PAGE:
Corazón can bring an audience to tears

Corazón can bring an audience to tears

Corazón was invited to the festival by Jennifer Moir, a prominent musical director and teacher in Ontario.

Alecia Maslechko thought last year would be her final season with Nelson’s celebrated youth choir Corazón, but she just couldn’t stay away.

Her decision to stay beyond her graduating year of school paid off recently when she got to travel with 45 of her vocal compatriots and their musical director Allison Girvan to the Kaleid Festival in Woodstock, Ontario.

“I’ve never been that far east before,” said Maslechko, 19. “It was an incredible experience, and I feel really lucky that I got to be a part of it.”

The festival was an opportunity to kick the group’s choral game into high gear, as they prepared for four upcoming hometown concerts.

“We definitely weren’t prepared when we left,” said Maslechko. “But then there’s that push, that panic, and then all of sudden you just get it.”

Corazón was invited to the festival by Jennifer Moir, a prominent musical director and teacher in Ontario. She said having Corazón at the event was a dream that started when she saw them perform 10 years ago at a festival in Banff.

“The way they walked into the space, I knew something extraordinary was about to happen,” said Moir. “On stage they stood with such confidence. They stood tall like they knew who they were, proud but humble. I was in tears before they opened their mouths. Then they started to sing, and I was an emotional wreck from them on.”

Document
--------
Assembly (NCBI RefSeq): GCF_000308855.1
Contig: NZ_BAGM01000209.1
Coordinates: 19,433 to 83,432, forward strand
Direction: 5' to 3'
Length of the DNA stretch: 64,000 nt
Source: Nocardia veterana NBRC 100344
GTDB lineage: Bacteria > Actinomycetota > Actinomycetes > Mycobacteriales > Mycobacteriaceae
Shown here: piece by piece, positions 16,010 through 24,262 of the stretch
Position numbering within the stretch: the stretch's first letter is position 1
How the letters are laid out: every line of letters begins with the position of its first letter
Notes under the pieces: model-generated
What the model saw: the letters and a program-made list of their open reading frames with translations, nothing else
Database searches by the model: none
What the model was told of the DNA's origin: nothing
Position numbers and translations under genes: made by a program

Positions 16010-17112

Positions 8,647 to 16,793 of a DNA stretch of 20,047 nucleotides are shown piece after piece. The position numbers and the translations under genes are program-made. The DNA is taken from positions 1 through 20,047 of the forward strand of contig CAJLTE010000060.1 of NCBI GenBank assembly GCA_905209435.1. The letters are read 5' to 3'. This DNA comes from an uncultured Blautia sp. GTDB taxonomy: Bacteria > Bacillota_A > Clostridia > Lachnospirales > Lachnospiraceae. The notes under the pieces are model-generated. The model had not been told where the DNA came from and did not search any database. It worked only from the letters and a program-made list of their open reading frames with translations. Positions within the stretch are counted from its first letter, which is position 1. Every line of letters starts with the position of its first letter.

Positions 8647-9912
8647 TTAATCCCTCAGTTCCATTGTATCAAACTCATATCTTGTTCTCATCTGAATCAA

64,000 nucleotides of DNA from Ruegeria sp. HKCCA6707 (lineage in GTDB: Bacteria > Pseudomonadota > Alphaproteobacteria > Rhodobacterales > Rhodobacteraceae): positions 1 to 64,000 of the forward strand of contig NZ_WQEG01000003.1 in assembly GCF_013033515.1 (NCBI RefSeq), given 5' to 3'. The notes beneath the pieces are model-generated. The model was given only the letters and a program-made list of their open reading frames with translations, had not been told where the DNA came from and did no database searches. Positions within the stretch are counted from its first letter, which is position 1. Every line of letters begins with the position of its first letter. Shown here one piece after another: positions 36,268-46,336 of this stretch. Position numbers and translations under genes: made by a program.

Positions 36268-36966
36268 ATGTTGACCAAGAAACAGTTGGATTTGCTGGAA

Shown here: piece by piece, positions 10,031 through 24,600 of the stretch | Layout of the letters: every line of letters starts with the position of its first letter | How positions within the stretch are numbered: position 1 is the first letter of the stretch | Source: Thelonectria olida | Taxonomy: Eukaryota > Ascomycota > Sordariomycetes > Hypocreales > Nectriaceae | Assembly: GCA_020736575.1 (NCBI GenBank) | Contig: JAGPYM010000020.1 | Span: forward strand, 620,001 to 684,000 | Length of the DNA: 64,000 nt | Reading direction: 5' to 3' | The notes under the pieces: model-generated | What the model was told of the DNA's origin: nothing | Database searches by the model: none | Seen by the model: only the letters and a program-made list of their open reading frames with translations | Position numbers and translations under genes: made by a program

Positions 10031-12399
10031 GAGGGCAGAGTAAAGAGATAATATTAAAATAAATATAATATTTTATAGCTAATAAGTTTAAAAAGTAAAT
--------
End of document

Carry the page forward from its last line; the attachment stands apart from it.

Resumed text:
When asked which numbers typically bring the audiences to tears, Maslechko mentioned Boxes, a popular number they brought back from last year.

“It’s about growing up. The audiences seem to really feel it. It’s emotional, and really relatable, I think.”

But Maslechko’s favourite number is a unique piece called Naalah, sung in Urdu, that deals with loss and healing. Though the song was written over 150 years ago, she believes the sentiments are as resonant today as when they were originally penned.

The song begins with an oboe introduction that has been adapted to a soprano solo for Hannah Jarvis Lingard.

“It’s quiet, gentle, sad. Like a longing,” said Maslechko. “Then the boys come in with a quiet hum, and it builds and builds to this huge crescendo, angry and sorrowful.”

Maslechko was especially excited that Corazon got the chance to perform and hang out with Rajaton, an a cappella vocal group from Finland.

“Allison usually describes them as the pop stars of the choral world,” Maslechko said. “At the end everyone was getting them to sign stuff. You could tell they were tired, but they were really humble and gracious,”

Along with her younger sister Oksana, 17, Maslechko bought some Rajaton CDs and got the members to sign them.

While at the festival, Corazón spent three 12-hour days with hundreds of singers ranging in age from five to 90, learning, mentoring, rehearsing and performing on their own and as part of several mass choir events.

“To have Corazón here was inspiring for the little kids who are looking up to them like big brothers and sisters,” said Moir. “But it was equally inspiring to the high school and adult singers to see that kind of example, and what kind of dedication they must have, to sing at that calibre. They all saw these are ‘normal kids’ singing like that, from a small town in the mountains of BC. That was an inspiration to everyone.”

Corazón is an auditioned choir whose members range image from 13 to 21. For the past 12 years the group has been a powerful incubator of musical talent in Nelson. The concerts will run at the Nelson United Church at 2, 6 and 8 p.m. on Saturday, May 31 and Tuesday, June 3. Tickets are available at the Capitol Theatre box office in person, by phone at 352-6363 or at